On Nov 8, 2010, a report on CDC-funded research by Nater et al. – “Personality Features and Personality Disorders in Chronic Fatigue Syndrome: A Population-Based Study” – was published in the journal Psychotherapy and Psychosomatics.
A reading of the report reveals that in fact Nater et al. found no more frequency of maladaptive personality traits in their CFS cohort than in those with other chronic illnesses such as multiple sclerosis (i.e., debilitating illnesses are punishing), and that the large majority of their CFS patient cohort had no symptoms of personality disorder.
• The popular media took away such messages as this one in a MedicalNewsToday.com report, titled “Is Chronic Fatigue Syndrome a Personality Disorder?” and beginning: “This study suggests that chronic fatigue syndrome is associated with an increased prevalence of maladaptive personality features and personality disorders.”
• And there’s the issue of why the CDC’s CFS research funds have remained focused on re-plowing this old field.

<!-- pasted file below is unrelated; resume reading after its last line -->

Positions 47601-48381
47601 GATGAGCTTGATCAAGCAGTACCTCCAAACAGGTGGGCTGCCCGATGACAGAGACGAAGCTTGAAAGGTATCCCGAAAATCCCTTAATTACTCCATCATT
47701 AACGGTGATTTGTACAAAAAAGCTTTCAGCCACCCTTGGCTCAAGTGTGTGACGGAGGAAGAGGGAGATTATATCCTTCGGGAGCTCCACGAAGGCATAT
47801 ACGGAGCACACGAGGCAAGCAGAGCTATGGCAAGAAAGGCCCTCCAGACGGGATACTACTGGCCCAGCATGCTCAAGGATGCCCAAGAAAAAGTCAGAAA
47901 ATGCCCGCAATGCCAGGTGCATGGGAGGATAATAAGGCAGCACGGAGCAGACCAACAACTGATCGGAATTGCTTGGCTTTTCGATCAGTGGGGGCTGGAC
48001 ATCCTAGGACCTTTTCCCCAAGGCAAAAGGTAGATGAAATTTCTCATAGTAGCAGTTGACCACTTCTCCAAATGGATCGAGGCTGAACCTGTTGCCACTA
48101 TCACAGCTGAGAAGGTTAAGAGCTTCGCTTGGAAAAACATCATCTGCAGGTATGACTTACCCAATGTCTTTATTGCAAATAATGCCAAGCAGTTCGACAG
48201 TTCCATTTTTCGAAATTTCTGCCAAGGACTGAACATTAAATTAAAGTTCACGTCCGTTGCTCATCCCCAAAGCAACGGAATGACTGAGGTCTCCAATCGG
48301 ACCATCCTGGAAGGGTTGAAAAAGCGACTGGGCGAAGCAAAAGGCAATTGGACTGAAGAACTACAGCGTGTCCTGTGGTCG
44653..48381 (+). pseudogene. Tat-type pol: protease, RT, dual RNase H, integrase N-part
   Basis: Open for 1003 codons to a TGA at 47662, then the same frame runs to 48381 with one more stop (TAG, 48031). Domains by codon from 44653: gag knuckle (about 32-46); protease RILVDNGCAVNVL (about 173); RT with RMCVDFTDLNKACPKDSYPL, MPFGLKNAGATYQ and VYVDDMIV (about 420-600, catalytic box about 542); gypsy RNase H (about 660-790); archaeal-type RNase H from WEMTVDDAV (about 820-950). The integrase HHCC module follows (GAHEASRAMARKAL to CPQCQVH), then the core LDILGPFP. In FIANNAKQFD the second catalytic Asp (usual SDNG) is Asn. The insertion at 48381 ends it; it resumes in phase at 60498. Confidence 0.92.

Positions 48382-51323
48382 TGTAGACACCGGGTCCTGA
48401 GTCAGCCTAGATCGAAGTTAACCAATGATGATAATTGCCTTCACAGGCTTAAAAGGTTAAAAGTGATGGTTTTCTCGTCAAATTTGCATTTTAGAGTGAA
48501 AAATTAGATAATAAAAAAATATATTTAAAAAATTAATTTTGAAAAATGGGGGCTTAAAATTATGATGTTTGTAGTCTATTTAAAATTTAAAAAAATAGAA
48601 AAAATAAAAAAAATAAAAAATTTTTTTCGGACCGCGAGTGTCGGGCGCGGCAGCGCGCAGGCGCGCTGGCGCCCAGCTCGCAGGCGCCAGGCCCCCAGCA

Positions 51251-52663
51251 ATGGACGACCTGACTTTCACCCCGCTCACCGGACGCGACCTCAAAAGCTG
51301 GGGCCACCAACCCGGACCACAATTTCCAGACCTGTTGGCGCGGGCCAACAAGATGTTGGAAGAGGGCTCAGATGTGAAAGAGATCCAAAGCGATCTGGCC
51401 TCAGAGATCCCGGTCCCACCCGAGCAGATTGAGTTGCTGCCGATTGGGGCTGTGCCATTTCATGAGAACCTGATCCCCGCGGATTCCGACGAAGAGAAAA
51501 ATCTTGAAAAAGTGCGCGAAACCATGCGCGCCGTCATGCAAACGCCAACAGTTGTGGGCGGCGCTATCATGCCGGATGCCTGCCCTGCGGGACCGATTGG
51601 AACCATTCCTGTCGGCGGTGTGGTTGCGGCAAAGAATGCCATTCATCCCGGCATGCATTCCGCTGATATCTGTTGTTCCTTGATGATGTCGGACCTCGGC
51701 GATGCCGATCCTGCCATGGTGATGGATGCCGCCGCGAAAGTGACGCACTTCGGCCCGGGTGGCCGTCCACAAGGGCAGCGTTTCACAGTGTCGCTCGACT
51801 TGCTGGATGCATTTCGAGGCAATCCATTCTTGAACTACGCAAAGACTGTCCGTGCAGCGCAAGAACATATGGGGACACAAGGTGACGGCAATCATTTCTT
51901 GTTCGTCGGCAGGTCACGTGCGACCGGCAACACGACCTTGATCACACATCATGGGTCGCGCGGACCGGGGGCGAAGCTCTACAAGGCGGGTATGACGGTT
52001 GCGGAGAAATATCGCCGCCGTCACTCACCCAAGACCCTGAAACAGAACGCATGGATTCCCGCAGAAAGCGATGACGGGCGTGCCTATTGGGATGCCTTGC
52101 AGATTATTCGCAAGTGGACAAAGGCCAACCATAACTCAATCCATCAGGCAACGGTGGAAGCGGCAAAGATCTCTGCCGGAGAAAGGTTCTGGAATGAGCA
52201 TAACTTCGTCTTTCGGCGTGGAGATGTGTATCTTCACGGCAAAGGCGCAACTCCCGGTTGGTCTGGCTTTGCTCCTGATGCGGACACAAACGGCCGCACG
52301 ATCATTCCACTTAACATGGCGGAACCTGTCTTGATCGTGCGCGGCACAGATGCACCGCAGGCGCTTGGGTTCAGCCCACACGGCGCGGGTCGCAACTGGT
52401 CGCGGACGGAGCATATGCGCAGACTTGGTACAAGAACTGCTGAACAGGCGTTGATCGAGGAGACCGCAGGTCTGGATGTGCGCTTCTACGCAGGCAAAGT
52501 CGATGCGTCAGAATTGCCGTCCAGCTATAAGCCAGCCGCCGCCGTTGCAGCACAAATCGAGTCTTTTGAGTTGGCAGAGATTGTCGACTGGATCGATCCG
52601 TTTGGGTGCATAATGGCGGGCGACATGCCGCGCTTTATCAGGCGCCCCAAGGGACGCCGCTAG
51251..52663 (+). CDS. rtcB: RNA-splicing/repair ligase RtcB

On Nov 11, three days after the Nater et al. article hit the media, the CFIDS Association of America issued a scalding STATEMENT ABOUT RECENT PUBLICATION FROM CDC (http://www.cfids.org/pdf/response-110810-study.pdf). The statement, which was disseminated again on Dec 9 via the Co-Cure Listserv as media questions about CFS continue:
• Points out that the study selected its cohort using the Reeves case definition of CFS (the so-called "empirical" definition), which is used only by the CDC and is "widely criticized" for extending the definition of CFS to allow “too broad a patient cohort with higher rates of psychiatric comorbidity.”
• Notes that even though the CDC's CFS research program is housed in the Division of High Consequence Pathogens and Pathology, it "has sacrificed laboratory-based studies to conduct assessments of personality and early life stress."
• Concludes that “In a time of scarce federal resources, CDC must focus its programs on research that will contribute to advances in patient care and improved quality of life, rather than topics that deepen misunderstanding and perpetuate stigmatizing myths about CFS.”
To access a printable pdf file of the CFIDS Association’s STATEMENT ABOUT RECENT PUBLICATION FROM CDC, go to http://www.cfids.org/pdf/response-110810-study.pdf